A little bit of beer is divine medicine- Paracelsus
I believe the vast majority of Americans (perhaps, the world) believe that numbers equate with truth. If you and I each have a glass of beer, there are two beers in all. The outside temperature is 45°F on my thermometer. I was born on January 3rd. I have $57 in my bank account (oh, dear!). Definite, indisputable, safe (except for the money thing). In situations such as these there are no gray areas, just black and white. But I believe almost all of life just can’t be categorized so simply, especially if humans are involved. I was debating with a friend from high school who was demanding that things are usually simpler than they appear and I was arguing the exact opposite. There is always more depth and complexity to be found if one chooses to dig. My friend was very comfortable looking at the world through his particular lens, because he could almost immediately evaluate any situation and never have to challenge his underlying beliefs. “How do you know what you know?” has been a favorite phrase of mine for years. I have been “unfriended” on Facebook for proposing alternative views to such statements as “Everything President Obama does is bad” or “Everything Israel does is right”. A restrictive lens may make you feel more comfortable, but it masks the beautiful, terrible complexity of life.
As a long time educator, if my students left my class feeling good about themselves, being excited about learning, looking forward to the next challenge, then I succeeded. If they went onto college, great. If they took another path, that too was just as great. I was slowly disillusioned when my district’s vision become overly focused on test scores and college prep and not on the joy and value of lifelong learning. Yet many people look on those scores as a defining characteristic, some sort of inviolable truth. Getting this test scores means you are this kind of person, and that is simply dangerous thinking, because any such number relies on a large number of fallible, human factors.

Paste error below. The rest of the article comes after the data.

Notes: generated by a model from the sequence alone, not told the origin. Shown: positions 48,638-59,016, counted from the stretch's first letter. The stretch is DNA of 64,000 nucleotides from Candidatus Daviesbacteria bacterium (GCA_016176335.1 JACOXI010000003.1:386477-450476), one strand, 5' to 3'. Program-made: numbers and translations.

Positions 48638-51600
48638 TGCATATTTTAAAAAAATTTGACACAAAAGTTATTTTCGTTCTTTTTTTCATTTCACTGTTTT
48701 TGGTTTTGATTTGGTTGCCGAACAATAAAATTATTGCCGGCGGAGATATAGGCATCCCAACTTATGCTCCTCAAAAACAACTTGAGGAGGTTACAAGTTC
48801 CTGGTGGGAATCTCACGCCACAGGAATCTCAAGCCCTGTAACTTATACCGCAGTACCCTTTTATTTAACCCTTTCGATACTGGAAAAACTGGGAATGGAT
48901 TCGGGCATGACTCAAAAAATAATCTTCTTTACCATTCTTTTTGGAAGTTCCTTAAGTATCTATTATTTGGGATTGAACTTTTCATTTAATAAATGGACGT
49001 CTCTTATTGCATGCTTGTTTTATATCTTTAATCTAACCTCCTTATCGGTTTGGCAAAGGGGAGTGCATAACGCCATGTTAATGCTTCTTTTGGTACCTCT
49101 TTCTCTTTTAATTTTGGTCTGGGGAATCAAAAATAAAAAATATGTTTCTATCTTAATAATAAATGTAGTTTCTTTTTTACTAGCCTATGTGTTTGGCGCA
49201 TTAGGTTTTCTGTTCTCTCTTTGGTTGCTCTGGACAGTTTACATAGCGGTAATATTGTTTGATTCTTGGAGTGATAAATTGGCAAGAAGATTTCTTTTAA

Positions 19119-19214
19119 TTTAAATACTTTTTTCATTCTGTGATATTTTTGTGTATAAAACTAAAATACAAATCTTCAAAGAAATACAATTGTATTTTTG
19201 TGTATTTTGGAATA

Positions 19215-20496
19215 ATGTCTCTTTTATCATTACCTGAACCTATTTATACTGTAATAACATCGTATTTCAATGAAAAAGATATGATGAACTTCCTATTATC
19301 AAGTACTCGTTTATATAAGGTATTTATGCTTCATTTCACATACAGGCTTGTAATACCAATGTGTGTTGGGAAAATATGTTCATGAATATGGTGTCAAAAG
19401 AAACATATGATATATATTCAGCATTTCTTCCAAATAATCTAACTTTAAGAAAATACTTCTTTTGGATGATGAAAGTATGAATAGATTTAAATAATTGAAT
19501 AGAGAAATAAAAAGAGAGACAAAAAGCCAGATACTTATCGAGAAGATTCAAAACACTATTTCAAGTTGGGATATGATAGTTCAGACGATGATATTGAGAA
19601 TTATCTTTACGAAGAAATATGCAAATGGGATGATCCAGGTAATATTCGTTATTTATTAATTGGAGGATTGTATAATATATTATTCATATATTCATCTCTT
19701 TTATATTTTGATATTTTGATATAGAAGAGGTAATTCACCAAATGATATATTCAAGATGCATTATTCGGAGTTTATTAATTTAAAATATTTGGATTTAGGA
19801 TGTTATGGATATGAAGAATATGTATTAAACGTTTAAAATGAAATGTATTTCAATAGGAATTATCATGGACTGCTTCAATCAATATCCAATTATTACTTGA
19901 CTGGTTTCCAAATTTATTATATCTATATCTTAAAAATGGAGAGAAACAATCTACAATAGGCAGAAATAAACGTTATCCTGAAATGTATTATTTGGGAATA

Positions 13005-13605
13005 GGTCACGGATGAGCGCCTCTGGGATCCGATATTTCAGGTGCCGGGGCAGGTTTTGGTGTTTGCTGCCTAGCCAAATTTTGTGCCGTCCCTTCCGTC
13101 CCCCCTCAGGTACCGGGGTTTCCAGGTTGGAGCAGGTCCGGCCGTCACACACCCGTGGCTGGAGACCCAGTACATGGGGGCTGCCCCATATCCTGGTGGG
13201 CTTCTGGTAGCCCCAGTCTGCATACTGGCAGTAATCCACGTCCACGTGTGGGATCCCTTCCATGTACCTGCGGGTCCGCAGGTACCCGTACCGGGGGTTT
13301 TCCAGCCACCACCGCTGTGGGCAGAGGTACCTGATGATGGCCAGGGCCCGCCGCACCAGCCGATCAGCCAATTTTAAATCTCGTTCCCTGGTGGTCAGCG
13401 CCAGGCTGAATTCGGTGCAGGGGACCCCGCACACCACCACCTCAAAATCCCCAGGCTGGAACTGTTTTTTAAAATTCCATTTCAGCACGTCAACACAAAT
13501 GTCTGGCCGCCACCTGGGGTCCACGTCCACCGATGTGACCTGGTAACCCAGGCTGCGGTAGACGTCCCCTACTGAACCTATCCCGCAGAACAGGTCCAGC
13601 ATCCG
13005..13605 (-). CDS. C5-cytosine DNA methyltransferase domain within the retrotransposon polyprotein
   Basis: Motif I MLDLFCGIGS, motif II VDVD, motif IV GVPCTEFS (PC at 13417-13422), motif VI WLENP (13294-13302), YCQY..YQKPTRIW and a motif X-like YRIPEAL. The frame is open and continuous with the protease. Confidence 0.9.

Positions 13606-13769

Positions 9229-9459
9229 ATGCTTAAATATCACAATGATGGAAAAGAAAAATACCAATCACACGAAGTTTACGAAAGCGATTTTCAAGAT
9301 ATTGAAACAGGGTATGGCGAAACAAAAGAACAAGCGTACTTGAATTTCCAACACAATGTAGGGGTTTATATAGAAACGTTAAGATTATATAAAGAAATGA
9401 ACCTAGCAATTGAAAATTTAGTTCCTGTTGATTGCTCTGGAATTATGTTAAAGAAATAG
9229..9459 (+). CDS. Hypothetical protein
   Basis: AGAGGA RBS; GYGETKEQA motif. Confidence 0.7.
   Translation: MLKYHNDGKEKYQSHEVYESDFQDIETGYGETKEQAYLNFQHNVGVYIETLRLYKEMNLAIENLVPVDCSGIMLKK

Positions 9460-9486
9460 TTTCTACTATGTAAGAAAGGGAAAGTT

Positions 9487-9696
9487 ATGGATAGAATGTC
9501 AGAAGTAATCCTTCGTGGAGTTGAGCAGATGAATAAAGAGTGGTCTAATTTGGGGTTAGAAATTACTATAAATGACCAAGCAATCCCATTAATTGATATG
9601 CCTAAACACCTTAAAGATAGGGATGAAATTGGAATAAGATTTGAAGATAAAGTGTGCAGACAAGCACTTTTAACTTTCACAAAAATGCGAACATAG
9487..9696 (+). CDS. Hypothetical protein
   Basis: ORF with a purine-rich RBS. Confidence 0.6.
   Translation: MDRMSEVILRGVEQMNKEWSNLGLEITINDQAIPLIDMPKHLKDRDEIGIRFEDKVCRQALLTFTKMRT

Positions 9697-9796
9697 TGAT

But, wait…this is about beer and ratings. I do rate beer on one site, Untapp’d (http://beeredland.com/2013/08/13/untappd-its-like-boy-scouts-for-beer/) and there are two others that I often consult, Beer Advocate and Rate Beer. So if I rate a beer as a 5, what does it mean other than I think it’s one of the best beers I have tasted? But what exactly does THAT mean? Because I am human (on most days) my tastes may be similar to yours or differ quite substantially. It is the description that I like to focus on, same as with a book or movie review, as that will give me much more information, even though it may be harder to digest or, in this case, swallow. I need and I want you to go beyond the number which seems woefully inadequate by comparison.
So from this post onward, I will rate two beers, one that is served in one of our fine, local craft breweries (this will take awhile as there are probably 15 within 10 miles of here) and another available at my favorite beers stores. But before you read any of my reviews, I must digress to talk about my tastes in beer, so you can “read between the ratings”, or taste, anyway.
I tend to have fairly wide ranging and somewhat seasonal tastes in beer. I favor IPA’s and Belgian ales in the spring and summer and extra special bitters (ESB), porters and stouts in the winter and fall. But certainly not invariably! Because of the vagaries in our weather caused by the Rocky Mountains, it is not unusual to get a brief snowstorm in May and even early June, thereby making perfect stout weather Moreover, given the low humidity in Colorado, the temperature drops significantly after sunset, so I can enjoy a stout almost any evening, even during the hottest months of summer. But even on those hottest days, the shade of a large cottonwood tree provides enough cool shade under which one can enjoy the dark elixir. In fact you could probably hold a leafless branch over my head and I would enjoy a stout. Time for confession…I could be sitting naked in the middle of a desert and happily enjoy a stout, provided there was ample sunscreen available (and deepest apologies for the image now embedded in your consciousness).
If all you know about stouts is Guinness, then I have some “splainin” to do. The Beer Judge Certification program details six subcategories of stout- dry, sweet, oatmeal, foreign-extra, American, and Russian Imperial. You can read more about the types here (http://www.bjcp.org/2008styles/catdex.php) as well any other style of beer. I heartily encourage you to check out your favorites and begin to develop the vocabulary to describe it.
Espresso Oak Aged Yeti Imperial Stout by Great Divide Brewing
9.5% ABV (Alcohol by Volume), $9.99 for a 22 ounce bomber
Style- American Double/Imperial Stout
American Imperial Stouts are inspired by Russian Imperial Stouts which were a favorite of Catherine II of Russia and other members of the court. The American versions are often barrel-aged with additions of coffee or chocolate. They have much higher ABV’s than their historical counterparts. This one pours very thickly, even the head is a light chocolate brown. Aroma has elements of chocolate and coffee (espresso was added during the brewing process). Oak aging adds some vanilla overtones. I could taste the hop bitterness on the back end and it provides a nice balance. This is a cozy- night-by-the-fire sipping ale. Due to its long finish, this bottle will easily last for an hour or more. This is a fine dessert beer when matched with dark chocolate.
Local Brew Review (to follow)